Track 4: Scaling Agile to Enterprise | Room: 1454 – Auditorium
Tyler Spindel, Program Delivery lead, Capital One

Ahhh, the good-ole PI planning session, the lifeblood of Agile at scale. They always seem to be such a great idea. Most times, the day itself goes very smoothly. But two weeks later, the chaos, confusion, and dependency constraints are back, and no one knows why.

Programs often focus on the day of the PI planning session itself. The key to unifying teams around an objective, however, is continuously planning and adjusting on an iterative basis. The PI session itself is just a ceremony. This talk will help participants figure out the optimal framework for their program planning processes, how to prepare for the PI session (if they need it), and how see things through to the next PI.

First, we will dive into dependency mapping, laying out 4 common models programs operate in based on how teams interact. Once interaction models are understood, we can determine what type of planning events are required and how to help teams follow-through on their commitments. This framework strives to making planning a continuous process that stays agile and molds to a program’s needs, not a single day where teams commit to 3 months work.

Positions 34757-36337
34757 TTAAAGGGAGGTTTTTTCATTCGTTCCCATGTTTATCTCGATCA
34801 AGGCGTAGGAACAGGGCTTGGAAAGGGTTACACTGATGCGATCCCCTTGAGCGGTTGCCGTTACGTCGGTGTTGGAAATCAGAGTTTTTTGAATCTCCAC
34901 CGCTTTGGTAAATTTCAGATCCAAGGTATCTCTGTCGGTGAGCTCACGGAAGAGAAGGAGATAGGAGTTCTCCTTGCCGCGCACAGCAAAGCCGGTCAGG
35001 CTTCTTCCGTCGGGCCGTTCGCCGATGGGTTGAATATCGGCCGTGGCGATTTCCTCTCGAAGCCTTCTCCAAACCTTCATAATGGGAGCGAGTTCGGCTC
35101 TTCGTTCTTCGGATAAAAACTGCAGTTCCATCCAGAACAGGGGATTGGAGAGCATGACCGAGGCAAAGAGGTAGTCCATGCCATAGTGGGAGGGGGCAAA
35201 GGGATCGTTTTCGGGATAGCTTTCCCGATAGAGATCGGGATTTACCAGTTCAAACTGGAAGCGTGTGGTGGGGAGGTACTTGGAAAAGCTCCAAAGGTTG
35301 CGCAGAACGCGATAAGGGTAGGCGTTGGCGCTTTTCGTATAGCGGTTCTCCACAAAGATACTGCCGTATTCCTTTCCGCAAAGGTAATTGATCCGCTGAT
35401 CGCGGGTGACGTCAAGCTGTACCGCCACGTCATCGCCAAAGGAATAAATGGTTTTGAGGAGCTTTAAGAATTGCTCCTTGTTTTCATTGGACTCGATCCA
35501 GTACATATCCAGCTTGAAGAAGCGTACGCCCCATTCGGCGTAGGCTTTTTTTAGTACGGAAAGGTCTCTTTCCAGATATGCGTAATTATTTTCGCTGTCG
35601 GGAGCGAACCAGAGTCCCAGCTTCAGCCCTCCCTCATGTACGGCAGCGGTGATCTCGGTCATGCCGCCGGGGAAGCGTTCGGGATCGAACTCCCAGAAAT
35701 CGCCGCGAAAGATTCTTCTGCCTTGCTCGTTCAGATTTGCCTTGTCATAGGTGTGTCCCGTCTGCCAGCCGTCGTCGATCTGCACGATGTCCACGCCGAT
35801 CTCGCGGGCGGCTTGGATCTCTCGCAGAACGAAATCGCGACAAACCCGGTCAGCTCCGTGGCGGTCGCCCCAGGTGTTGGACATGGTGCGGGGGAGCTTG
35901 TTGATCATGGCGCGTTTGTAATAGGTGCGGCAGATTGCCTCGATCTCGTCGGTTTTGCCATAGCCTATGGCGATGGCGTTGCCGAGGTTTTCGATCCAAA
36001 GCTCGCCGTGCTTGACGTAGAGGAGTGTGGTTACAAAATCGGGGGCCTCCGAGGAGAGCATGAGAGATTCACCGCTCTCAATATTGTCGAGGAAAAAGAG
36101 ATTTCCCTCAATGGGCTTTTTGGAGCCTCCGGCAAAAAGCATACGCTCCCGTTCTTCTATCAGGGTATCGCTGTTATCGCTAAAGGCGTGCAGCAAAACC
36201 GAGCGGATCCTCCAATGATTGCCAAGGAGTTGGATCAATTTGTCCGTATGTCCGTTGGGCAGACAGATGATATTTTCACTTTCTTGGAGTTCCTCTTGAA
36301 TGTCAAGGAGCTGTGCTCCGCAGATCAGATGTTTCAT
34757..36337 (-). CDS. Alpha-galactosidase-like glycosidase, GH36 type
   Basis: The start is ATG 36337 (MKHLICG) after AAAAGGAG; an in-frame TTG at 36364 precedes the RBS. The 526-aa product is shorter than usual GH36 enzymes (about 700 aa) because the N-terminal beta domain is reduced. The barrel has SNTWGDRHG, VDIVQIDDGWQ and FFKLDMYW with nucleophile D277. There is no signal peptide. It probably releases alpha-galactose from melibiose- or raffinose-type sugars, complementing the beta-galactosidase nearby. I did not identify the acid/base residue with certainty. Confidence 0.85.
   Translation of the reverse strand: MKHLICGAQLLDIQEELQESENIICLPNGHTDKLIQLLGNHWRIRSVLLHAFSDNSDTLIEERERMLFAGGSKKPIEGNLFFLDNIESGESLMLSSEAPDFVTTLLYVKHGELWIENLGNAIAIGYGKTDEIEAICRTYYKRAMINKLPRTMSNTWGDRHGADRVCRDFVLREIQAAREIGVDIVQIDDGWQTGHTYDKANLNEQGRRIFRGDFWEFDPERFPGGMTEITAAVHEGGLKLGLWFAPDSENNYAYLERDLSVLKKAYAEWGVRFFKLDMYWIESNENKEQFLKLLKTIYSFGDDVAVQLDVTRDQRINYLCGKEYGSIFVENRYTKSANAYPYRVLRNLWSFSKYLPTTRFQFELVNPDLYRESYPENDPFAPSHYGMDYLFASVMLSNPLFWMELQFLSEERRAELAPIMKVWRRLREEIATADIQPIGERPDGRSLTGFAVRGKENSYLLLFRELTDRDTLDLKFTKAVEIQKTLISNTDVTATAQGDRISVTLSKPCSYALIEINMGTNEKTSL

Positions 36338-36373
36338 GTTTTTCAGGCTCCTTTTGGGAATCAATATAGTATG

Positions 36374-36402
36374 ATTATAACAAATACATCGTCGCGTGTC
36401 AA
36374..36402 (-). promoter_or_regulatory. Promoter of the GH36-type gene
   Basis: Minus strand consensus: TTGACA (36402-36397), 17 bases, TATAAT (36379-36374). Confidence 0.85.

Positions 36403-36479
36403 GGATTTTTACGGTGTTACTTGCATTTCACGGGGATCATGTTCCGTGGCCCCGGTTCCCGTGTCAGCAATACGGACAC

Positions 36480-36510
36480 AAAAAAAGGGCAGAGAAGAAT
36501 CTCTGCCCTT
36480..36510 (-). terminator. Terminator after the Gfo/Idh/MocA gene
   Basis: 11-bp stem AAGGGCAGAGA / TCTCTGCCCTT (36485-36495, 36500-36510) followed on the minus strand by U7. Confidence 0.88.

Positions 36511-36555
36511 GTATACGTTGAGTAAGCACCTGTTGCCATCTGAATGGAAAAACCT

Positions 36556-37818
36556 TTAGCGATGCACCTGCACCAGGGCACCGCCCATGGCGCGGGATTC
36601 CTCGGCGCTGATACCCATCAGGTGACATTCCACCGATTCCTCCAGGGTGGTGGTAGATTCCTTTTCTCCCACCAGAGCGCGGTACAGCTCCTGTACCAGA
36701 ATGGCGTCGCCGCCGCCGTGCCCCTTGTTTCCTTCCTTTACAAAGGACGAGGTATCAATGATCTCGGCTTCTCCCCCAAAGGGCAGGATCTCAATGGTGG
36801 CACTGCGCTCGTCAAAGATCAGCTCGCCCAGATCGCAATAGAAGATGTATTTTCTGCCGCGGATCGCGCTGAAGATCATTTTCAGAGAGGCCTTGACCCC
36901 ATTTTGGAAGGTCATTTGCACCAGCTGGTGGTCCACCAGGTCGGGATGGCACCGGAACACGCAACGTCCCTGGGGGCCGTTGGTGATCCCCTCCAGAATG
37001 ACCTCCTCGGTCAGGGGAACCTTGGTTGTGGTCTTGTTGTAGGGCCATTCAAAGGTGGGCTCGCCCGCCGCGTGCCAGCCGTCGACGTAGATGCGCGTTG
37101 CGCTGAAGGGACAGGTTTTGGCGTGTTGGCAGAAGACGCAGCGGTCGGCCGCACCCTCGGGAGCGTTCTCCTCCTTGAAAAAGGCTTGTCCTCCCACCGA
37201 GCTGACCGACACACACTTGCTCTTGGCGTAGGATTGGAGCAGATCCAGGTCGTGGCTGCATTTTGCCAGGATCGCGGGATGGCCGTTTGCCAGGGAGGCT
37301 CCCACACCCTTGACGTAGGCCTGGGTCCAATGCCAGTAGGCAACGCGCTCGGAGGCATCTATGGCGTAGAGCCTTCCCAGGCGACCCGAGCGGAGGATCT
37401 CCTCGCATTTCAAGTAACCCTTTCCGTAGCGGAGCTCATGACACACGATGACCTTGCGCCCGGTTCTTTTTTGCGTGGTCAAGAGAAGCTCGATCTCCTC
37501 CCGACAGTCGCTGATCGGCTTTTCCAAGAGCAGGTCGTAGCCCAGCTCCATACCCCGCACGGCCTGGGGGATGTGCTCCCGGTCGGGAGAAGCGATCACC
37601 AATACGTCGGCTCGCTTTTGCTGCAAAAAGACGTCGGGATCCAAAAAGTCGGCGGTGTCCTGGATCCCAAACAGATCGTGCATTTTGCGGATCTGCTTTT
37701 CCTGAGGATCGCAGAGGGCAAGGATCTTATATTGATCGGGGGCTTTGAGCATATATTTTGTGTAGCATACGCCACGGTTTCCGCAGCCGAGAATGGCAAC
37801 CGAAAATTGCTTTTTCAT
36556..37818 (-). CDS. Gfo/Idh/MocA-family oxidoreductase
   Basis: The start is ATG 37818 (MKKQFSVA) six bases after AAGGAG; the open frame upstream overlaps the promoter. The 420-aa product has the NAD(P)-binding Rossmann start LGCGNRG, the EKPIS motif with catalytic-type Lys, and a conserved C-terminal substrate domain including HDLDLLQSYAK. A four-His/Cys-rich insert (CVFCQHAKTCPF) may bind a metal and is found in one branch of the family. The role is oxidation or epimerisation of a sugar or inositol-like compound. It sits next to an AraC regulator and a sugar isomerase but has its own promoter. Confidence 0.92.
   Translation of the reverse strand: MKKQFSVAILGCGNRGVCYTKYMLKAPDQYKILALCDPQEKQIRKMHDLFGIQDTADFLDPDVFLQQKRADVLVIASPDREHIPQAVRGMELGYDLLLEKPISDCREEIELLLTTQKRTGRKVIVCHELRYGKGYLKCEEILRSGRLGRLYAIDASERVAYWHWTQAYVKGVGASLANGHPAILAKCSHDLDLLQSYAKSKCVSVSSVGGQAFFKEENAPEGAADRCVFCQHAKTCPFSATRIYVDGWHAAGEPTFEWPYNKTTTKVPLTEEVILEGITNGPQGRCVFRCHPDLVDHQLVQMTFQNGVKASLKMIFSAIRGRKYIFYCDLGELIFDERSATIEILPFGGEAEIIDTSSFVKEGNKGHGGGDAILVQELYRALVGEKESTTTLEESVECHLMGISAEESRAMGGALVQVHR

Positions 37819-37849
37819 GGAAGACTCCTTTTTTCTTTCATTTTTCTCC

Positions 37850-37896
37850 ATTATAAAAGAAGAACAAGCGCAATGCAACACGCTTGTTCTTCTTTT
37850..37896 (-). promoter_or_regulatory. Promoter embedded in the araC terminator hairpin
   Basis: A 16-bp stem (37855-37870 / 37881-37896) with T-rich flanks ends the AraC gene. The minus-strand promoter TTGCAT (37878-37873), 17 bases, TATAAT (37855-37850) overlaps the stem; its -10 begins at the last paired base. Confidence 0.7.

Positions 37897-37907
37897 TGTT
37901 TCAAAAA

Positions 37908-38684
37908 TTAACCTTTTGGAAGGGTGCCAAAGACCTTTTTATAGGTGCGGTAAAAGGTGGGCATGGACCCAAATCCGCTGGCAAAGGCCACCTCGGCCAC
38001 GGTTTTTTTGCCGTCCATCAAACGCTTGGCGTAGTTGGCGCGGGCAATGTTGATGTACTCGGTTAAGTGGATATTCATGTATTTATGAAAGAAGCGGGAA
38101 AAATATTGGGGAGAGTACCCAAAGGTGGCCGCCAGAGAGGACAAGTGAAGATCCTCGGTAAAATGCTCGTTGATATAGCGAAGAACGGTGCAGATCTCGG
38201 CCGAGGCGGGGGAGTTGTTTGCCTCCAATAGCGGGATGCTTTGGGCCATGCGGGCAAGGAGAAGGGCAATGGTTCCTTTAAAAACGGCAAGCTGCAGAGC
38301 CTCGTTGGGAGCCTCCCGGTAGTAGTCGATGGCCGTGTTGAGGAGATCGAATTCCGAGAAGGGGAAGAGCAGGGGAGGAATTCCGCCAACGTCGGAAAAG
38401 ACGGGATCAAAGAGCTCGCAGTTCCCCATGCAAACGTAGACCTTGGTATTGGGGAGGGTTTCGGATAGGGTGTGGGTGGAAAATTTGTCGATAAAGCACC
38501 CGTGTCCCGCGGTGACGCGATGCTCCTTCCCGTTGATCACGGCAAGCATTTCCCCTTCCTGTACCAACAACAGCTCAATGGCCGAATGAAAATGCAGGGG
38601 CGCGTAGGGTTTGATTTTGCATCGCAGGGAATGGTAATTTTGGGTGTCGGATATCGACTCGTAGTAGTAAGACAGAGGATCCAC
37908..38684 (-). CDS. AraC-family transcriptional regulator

Interspersed through the presentation will be real-life examples of planning successes and failures. Emphasis will be placed not on what was done, but how we decided to do it that way, encouraging attendees to think about their own programs and how to adapt the concepts to meet their specific needs.

Tyler Spindel an Agile Program Lead at Capital One in Wilmington, DE. In this role, he leads the agilists for two programs that support core banking operations at America’s largest direct bank. In his 6 years using a variety of home-grown and industry standard scaling techniques, Tyler has led agile organizations that support over 20 teams. Through these efforts, he reduced cycle time through eliminating dependencies, increased delivered value through effective prioritization, and in one case, even improved commitment reliability from 60% to over 90%. A lean enthusiast, Tyler challenges programs to implement the minimum amount of management necessary to keep teams delivering maximum value. He believes the most effective programs resist the temptation to use a single “textbook” scaled approach. Instead leadership deeply understands dependencies, aggressively works to remove or mitigate them, and iterates to find a customized methodology that meets the unique needs of their organization.